Maddow Complains About Possible Trump Nepotism, Ignores Bill Clinton Hiring Hillary

November 18th, 2016 7:38 AM

Little more than a week since Donald Trump won the presidency and sent the left into a collective meltdown that has the added benefit of being hilarious to watch, MSNBC's Rachel Maddow Show has emerged as must-see cable TV for transparently idiotic efforts to delegitimize Trump.

Maddow is raising the issue of Trump possibly hiring his son-in-law Jared Kushner, husband of daughter Ivanka, for a high-profile role in the White House as advisor or special counsel.

This just won't do, Maddow declared on her show Wednesday, citing a 1967 federal law that forbids the president from doling out government work to his or her relatives --

MADDOW: The President-elect today got on Twitter to deny multiple press reports that he's asked about getting top-secret security clearances for his children. Presumably that means his older two sons and his eldest daughter, but nobody knows whether or not he also is denying reports that he's been seeking security clearance for his son-in-law. Tonight after lots of reports of Mr. Trump's son-in-law taking a leading if not the leading role in post-election Trumpworld, the Wall Street Journal reports tonight in a very well-sourced piece that Trump's son-in-law is "likely to take a top White House job" and "is being pushed to join the president's inner circle by new White House chief of staff Reince Priebus and presidential counselor Stephen Bannon." The role Trump's son-in-law would play, according to the Journal, would be along the lines of senior advisor or special counsel.

If the President-elect is actually trying to get his son-in-law (pause for effect) an official job in the government, that could be illegal. Son-in-laws are explicitly listed among the relatives to whom you are not allowed to give government jobs if you're president of the United States. Those anti-nepotism rules were passed in 1967 after President John F. Kennedy had named his brother Bobby to be his attorney general. There aren't supposed to be any Bobbys. There's not supposed to be any Jareds either, arguably but presumably the Trump administration will come up with some work around for that. Or maybe they just don't care!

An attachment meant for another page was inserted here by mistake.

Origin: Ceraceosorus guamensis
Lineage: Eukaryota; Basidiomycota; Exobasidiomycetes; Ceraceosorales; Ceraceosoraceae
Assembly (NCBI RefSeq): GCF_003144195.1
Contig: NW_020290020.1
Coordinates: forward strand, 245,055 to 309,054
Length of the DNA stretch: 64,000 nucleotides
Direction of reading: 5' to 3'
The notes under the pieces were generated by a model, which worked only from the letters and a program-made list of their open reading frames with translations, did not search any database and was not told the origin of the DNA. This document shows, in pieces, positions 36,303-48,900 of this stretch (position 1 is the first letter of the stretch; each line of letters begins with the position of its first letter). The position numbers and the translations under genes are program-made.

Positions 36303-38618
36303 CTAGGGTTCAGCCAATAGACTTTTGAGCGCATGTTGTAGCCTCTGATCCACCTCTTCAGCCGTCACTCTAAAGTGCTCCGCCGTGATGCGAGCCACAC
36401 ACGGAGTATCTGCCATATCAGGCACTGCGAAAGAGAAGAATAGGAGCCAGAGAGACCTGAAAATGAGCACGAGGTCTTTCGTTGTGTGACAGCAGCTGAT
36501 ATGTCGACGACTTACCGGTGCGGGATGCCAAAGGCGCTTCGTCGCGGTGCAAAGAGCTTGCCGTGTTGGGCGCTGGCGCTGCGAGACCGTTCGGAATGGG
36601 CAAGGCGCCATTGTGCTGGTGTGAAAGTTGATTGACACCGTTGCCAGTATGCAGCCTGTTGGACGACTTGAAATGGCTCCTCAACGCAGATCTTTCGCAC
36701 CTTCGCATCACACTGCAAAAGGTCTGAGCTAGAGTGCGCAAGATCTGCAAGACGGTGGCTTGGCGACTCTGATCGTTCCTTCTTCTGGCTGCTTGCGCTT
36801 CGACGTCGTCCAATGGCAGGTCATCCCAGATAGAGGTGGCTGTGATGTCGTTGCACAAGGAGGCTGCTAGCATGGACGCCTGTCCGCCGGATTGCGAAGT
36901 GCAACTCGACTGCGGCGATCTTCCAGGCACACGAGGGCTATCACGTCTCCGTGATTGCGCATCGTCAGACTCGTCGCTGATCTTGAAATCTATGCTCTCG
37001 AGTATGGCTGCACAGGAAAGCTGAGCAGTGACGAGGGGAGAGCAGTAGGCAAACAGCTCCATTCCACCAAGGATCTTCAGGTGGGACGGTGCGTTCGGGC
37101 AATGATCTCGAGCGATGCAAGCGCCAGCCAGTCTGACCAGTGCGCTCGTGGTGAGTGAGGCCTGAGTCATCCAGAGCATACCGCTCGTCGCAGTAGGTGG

And yet ... and yet ... it's not just the Kennedys who quickly come to mind as an example of blatant nepotism in the highest reaches of government. One need venture all the way back to the just-completed campaign to see a prominent beneficiary of it -- Trump's Democrat opponent in the general election, Hillary Clinton.

For those too young to have lived through it or old enough but selectively forgetful, Hillary Clinton was appointed by her husband to one of the most high-profile positions in government in 1993, the first year of his administration -- head of the task force that sought to overhaul health care in the U.S.

Her efforts ultimately failed and an enormous backlash took the form of the GOP's historic gains in the 1994 midterms when they won control of both chambers of Congress for the first time in 40 years.

The parallel is obvious enough, at least beyond MSNBC's impenetrable bubble at 30 Rock, that Politico last night ran a story with the headline "Trump's appointment of son-in-law could rest on Clinton precedent: In the early '90s, an appeals court didn't bar Hillary from the White House health task force." 

Politico's Josh Gerstein writes --

Hillary Clinton may wind up smoothing the way for Jared Kushner to work in the White House.

Donald Trump's best argument that it's legal to appoint his son-in-law to a high-level West Wing post comes from a two-decades-old case involving the woman Trump just vanquished in the presidential race.

In an obscure passage in that case, stemming from President Clinton's appointment of his wife to head up health care reform efforts, two federal appeals court judges opined that a federal anti-nepotism law passed in 1967 did not appear to cover appointments to the White House staff. ...

However, several legal experts dispute that interpretation of the law banning officials from appointing their relatives to government positions.

To paraphrase Maddow, perhaps the Clintons simply didn't care about federal law when Hillary was appointed head of the health task force (similar indifference to perjury and obstruction of justice would eventually catch up with them). More importantly, their party affiliation shielded them against undue scrutiny from a compliant media. A generation later, it shields them still.